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  Combining yeast chemical genetics and Artificial Intelligence to identify molecules from plants and fungi with modes-of-action relevant to cancer and Parkinson’s disease.


   London Interdisciplinary Biosciences Consortium

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  Dr T Prescott, Dr B Panaretou  No more applications being accepted  Funded PhD Project (Students Worldwide)

About the Project

To apply for this project please visit the LIDo website: https://www.lido-dtp.ac.uk/apply

This is a multidisciplinary project that will combine in silico and cell-based screening with molecular genetic techniques and natural product chemistry to rapidly identify plant and fungal molecules that are specific inhibitors of mis-regulated proteins associated with disease in humans.

Large living and preserved collections of plants and fungi, such as those found at Kew, represent an extremely valuable resource for drug discovery, but identifying pharmacologically selective molecules from nature that exhibit desirable modes-of-action is currently both time consuming and inefficient. Natural products chemistry needs new efficient approaches to unlock the medicinal potential of plant and fungal compounds and ensure that only compounds with specific and potent pharmacological activity undergo chemical isolation. The aim of this project is to test the ability of an artificial intelligence cheminformatics platform to correctly predict which compounds out of all published plant and fungal metabolites, interact selectively with specific drug targets.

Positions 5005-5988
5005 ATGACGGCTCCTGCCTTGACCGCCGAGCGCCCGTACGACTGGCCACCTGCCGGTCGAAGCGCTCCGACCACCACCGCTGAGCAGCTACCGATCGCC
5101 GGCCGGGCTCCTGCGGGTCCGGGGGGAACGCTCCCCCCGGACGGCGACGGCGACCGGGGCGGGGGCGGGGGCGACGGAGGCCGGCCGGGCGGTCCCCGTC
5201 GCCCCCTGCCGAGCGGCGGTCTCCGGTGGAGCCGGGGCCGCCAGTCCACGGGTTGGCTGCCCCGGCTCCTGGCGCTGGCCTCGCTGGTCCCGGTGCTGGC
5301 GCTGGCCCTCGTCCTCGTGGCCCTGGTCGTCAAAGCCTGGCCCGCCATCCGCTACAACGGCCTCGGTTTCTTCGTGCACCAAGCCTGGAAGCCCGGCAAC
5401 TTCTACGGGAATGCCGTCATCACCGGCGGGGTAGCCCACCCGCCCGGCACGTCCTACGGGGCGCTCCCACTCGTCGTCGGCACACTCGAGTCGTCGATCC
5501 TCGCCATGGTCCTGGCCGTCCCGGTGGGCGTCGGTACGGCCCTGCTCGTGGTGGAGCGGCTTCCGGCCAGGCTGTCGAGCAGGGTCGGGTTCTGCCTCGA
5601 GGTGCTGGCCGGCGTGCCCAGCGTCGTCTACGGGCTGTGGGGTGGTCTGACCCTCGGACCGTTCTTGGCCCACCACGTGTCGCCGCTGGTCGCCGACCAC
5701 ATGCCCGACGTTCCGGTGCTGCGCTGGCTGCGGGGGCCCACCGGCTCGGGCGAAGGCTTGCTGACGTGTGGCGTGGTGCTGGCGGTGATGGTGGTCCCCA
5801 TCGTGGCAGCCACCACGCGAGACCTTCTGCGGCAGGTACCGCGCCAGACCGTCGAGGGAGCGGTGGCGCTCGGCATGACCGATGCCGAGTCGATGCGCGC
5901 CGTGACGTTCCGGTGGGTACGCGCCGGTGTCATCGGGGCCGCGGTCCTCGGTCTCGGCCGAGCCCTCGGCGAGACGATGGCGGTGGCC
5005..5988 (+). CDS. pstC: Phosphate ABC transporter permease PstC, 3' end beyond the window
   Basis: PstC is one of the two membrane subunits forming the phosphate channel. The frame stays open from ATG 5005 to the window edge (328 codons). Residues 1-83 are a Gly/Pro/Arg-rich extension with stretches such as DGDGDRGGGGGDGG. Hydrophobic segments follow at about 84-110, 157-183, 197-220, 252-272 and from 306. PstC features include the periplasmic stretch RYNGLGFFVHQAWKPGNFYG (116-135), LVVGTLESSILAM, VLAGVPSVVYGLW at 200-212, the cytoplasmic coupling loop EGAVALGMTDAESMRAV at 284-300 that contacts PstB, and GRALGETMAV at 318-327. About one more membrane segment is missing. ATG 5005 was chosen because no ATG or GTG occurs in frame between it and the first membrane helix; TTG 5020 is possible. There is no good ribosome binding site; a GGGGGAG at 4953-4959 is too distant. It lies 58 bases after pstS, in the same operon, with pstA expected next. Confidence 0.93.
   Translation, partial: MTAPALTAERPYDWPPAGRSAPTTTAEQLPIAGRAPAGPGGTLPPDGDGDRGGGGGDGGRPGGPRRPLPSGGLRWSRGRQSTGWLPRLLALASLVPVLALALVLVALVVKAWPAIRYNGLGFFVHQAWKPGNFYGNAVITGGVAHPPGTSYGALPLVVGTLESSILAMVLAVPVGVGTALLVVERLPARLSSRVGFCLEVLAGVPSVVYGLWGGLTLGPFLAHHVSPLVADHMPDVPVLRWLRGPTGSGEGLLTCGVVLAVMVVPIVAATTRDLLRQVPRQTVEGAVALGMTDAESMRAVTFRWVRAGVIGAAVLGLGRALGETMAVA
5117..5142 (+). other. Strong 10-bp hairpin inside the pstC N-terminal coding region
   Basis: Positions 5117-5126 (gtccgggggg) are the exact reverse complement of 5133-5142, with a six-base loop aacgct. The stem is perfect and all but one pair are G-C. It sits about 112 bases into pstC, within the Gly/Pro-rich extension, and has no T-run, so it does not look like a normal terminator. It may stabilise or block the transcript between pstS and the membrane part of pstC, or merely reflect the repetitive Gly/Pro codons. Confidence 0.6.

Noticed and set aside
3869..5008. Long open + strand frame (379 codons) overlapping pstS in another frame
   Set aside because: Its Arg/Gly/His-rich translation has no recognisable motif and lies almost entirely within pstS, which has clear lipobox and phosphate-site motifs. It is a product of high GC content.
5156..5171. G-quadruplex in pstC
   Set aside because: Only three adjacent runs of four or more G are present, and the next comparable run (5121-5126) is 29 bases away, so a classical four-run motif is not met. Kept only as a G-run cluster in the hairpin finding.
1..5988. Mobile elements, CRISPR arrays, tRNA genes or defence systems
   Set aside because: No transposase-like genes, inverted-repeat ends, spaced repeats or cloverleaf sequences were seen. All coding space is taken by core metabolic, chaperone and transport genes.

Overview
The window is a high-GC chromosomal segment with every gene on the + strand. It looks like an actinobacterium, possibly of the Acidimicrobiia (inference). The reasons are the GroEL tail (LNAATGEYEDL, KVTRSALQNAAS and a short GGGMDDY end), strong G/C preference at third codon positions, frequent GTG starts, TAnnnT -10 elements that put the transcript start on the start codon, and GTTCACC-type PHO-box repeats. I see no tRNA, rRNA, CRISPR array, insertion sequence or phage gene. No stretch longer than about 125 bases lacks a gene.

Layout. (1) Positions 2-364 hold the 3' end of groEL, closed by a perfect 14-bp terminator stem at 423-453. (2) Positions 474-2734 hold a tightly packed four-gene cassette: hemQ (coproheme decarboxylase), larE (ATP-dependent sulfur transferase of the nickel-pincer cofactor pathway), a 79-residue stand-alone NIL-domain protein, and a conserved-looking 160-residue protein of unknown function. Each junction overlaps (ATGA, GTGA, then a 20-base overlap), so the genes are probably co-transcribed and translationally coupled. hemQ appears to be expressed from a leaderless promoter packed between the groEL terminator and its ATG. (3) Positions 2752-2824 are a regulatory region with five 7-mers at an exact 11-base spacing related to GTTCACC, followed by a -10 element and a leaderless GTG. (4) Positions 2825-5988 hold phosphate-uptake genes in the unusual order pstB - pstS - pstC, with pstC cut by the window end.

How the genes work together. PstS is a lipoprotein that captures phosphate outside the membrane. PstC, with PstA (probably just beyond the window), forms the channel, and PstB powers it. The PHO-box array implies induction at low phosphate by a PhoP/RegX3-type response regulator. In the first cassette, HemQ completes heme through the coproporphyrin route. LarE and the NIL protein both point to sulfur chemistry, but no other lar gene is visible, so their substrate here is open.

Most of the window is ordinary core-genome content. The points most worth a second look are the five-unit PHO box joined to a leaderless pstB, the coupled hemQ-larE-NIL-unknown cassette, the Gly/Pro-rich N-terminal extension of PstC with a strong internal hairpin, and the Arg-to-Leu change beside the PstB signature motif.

The in vivo screening platform will be yeast cells genetically modified in such a way as to render them hypersensitive to inhibitors of our selected drug targets, i) the kinase mTOR and the molecular chaperone Hsp90, both of which contribute to the development of tumours. and ii) the Parkinson’s disease drug target a-synuclein. In addition, the screening platform will be genetically modified so that it lacks drug efflux pumps and increases membrane permeability, thereby overcoming the drug resistance mechanisms that have restricted drug discovery in the past.

Additional confirmation of selectivity will be achieved by creating a panel of yeast deletion strains diagnostic for off-target non-receptor activities that are common in plants and have undesirable effects on human cell physiology. Plant and fungal extracts obtained from living material at Kew Gardens will be assessed using this screening system and target molecules exhibiting promising activities will be chemically isolated at the Jodrell laboratory at Kew. Molecules with selective inhibition profiles will then be validated in human cell lines using commercially available kits for highly sensitive detection of mTOR and Hsp90 activity, and a-synuclein toxicity.

This interdisciplinary project will provide training in plant and fungal natural product chemistry, chemoinformatics and chemical genetics.


Funding Notes

Fully funded place including home (UK) tuition fees and a tax-free stipend in the region of £17,609.
LIDo has a maximum of 11 fully funded opportunities for students eligible for overseas fees.

References

A yeast chemical genetics approach identifies the compound 3,4,5-trimethoxybenzyl isothiocyanate as a calcineurin inhibitor. Prescott TA, Panaretou B, Veitch NC, Simmonds MS. (2013) FEBS Letters 588(3):455-458
A Mini HIP HOP Assay Uncovers a Central Role for Copper and Zinc in the Antifungal Mode of Action of Allicin. Prescott, TAK and Panaretou B (2017) Journal of Agricultural and Food Chemistry. 65:3659-3664
Yeast Chemogenomic Profiling Reveals Iron Chelation To Be the Principle Cell Inhibitory Mode of Action of Gossypol. Prescott TAK, Jaeg T and Hoepfner D. (2018) Journal of Medicinal Chemistry. 61: 7381-7386